Right Practice. . .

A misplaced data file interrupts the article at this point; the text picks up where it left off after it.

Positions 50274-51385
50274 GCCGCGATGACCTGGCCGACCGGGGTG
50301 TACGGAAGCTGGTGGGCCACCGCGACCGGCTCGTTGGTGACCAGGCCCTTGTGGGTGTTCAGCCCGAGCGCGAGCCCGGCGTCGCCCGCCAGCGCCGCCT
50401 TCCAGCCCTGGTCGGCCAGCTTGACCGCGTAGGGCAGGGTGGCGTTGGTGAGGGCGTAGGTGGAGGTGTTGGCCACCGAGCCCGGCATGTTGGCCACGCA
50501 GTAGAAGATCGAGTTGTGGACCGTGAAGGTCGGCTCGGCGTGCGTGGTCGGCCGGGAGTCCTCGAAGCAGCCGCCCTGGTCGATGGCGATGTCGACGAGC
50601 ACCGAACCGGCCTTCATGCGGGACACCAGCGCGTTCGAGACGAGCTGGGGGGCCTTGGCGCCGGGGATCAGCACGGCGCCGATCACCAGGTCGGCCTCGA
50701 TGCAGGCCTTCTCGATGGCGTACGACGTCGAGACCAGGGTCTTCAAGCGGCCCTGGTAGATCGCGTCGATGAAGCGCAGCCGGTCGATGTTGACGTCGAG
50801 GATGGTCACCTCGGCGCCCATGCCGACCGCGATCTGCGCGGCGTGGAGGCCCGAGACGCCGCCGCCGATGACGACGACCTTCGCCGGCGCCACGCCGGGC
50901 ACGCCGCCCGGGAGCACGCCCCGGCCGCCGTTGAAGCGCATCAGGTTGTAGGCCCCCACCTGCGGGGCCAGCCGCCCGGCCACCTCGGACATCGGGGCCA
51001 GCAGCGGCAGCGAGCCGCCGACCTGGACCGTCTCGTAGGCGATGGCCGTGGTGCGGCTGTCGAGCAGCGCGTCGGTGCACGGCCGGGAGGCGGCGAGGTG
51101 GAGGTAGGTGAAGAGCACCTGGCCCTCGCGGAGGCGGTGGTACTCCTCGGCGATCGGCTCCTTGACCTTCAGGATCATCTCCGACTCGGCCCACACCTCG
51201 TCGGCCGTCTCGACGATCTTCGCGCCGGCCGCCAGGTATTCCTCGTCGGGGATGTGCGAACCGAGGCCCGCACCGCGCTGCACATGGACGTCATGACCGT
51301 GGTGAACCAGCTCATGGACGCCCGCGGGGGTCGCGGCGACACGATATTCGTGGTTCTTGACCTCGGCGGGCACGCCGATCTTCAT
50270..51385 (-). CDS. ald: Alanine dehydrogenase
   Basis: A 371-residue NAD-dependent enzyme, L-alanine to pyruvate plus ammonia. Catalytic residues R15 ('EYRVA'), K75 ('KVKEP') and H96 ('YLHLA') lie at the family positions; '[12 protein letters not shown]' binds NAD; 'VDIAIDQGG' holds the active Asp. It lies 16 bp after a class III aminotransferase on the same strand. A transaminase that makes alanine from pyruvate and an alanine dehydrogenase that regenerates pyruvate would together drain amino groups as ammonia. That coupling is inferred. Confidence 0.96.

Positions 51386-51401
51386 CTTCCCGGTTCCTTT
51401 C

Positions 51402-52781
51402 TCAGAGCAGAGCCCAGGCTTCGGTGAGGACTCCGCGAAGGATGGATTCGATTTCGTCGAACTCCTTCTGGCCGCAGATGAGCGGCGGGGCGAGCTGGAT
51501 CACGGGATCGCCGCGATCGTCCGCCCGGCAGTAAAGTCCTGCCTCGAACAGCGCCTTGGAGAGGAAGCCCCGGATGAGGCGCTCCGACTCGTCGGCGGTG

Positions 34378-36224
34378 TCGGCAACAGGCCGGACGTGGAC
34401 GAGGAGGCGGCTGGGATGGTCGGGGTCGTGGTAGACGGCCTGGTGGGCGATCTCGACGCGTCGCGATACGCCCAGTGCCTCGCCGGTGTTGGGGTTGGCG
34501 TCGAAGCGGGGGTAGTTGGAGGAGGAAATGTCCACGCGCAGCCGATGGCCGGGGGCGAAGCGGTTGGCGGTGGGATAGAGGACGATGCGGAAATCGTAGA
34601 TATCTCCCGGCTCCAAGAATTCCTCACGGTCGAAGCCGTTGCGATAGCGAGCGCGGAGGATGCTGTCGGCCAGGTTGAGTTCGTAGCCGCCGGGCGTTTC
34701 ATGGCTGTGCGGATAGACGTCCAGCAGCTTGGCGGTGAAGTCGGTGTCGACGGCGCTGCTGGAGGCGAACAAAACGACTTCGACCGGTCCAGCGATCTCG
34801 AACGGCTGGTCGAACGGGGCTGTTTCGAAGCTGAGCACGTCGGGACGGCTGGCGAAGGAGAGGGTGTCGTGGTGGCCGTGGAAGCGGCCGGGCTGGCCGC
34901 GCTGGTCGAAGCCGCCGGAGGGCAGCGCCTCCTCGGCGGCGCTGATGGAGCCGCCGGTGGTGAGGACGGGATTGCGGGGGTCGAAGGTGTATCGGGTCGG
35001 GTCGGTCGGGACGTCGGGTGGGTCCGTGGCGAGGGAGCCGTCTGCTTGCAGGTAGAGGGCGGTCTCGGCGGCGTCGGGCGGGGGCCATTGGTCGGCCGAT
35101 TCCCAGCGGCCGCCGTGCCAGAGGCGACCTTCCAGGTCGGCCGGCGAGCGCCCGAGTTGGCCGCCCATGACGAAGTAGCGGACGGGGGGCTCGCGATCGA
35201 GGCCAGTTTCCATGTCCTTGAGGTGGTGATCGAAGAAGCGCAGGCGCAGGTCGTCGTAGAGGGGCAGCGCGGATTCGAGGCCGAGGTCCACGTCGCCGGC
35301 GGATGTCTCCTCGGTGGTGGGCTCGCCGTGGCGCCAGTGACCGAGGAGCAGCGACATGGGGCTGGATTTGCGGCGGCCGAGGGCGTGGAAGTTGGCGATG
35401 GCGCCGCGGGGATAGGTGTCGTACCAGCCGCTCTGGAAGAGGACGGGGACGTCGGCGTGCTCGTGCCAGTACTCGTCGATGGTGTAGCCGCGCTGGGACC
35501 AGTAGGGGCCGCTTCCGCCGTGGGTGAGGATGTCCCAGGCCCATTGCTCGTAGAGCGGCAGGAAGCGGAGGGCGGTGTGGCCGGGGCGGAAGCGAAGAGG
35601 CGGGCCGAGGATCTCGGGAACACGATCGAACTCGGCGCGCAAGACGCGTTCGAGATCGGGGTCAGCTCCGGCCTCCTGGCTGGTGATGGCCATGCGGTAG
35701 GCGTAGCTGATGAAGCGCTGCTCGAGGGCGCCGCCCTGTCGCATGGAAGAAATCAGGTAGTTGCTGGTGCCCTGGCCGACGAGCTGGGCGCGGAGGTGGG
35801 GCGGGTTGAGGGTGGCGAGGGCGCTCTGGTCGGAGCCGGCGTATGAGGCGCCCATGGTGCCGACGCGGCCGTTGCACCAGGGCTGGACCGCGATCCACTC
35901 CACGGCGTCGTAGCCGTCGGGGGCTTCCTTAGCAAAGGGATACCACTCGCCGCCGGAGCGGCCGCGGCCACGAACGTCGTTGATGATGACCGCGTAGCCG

Right Practice. . . Practicing doing the right thing in small ways builds the potential to do the right thing in big ways. We are challenged to do the right thing in numerous difficult situations throughout our daily lives. And although most of us are attracted to the idea of doing the right thing even when it’s hard, we often feel inadequate. We’re uncomfortable about whether we can find the way to do the right thing, or it’s not clear to us what the right thing to do is. Sometimes we do the wrong thing because we’re simply ignorant of what the right thing to do is, or we misperceive the situation, or our minds are clouded with greed, anger, or some other emotions. But if you wish to live authentically, it is crucial that you choose to do the right thing as one of your intentions and make it a practice. You can do this by setting the intention that, “In this moment I’m going to do the right thing as best I’m able,” and placing trust in your intention. In making a practice of doing the right thing, become aware of how cognitive dissonance can sometimes effect your actions. For instance, if you’re trying to do the right thing and there’s unpleasantness or a cost involved, notice if you don’t want to see your imperfections because it’s already hard enough. You need to feel you’re right so you can keep on doing it. It’s just human—we can’t handle the cognitive dissonance. We have to feel as though we’re on the side of “right,” and anything that would make us seem as though we’re in the wrong is too much dissonance. Doing the right thing when it’s difficult has a cumulative effect over time because you let loose, at least in that moment, of the attachment to your own well-being, and you discover, “I survived that one!” It also increases the possibility of your doing the right thing again in the future. Peace and Love, Jim #rightpractice #thedailybuddha Buy Me A Coffee – A Easy Way To support The Daily Buddha! The Daily Buddha – Support The Server The Daily Buddha – Web The Daily Buddha – YouTube The Daily Buddha – Facebook